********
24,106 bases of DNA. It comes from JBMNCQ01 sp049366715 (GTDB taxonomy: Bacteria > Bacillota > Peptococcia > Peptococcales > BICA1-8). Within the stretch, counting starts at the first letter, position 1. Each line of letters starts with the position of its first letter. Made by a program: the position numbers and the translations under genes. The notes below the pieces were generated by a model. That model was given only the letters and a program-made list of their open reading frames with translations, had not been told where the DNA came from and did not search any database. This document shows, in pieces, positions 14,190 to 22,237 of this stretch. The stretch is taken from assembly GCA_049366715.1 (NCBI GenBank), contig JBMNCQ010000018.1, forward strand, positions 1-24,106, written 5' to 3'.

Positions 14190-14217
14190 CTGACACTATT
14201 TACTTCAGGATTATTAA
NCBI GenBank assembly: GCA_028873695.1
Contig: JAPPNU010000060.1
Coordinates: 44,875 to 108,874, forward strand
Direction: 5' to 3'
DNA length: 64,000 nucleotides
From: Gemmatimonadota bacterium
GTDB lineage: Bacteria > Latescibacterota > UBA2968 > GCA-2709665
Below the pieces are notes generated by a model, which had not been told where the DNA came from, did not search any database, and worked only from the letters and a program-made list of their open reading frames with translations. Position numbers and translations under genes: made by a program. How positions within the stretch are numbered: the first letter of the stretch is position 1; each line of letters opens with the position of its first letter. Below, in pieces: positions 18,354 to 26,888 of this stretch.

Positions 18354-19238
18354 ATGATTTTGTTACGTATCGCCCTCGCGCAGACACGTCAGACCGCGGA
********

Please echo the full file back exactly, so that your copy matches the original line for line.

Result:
24,106 bases of DNA. It comes from JBMNCQ01 sp049366715 (GTDB taxonomy: Bacteria > Bacillota > Peptococcia > Peptococcales > BICA1-8). Within the stretch, counting starts at the first letter, position 1. Each line of letters starts with the position of its first letter. Made by a program: the position numbers and the translations under genes. The notes below the pieces were generated by a model. That model was given only the letters and a program-made list of their open reading frames with translations, had not been told where the DNA came from and did not search any database. This document shows, in pieces, positions 14,190 to 22,237 of this stretch. The stretch is taken from assembly GCA_049366715.1 (NCBI GenBank), contig JBMNCQ010000018.1, forward strand, positions 1-24,106, written 5' to 3'.

Positions 14190-14217
14190 CTGACACTATT
14201 TACTTCAGGATTATTAA
NCBI GenBank assembly: GCA_028873695.1
Contig: JAPPNU010000060.1
Coordinates: 44,875 to 108,874, forward strand
Direction: 5' to 3'
DNA length: 64,000 nucleotides
From: Gemmatimonadota bacterium
GTDB lineage: Bacteria > Latescibacterota > UBA2968 > GCA-2709665
Below the pieces are notes generated by a model, which had not been told where the DNA came from, did not search any database, and worked only from the letters and a program-made list of their open reading frames with translations. Position numbers and translations under genes: made by a program. How positions within the stretch are numbered: the first letter of the stretch is position 1; each line of letters opens with the position of its first letter. Below, in pieces: positions 18,354 to 26,888 of this stretch.

Positions 18354-19238
18354 ATGATTTTGTTACGTATCGCCCTCGCGCAGACACGTCAGACCGCGGA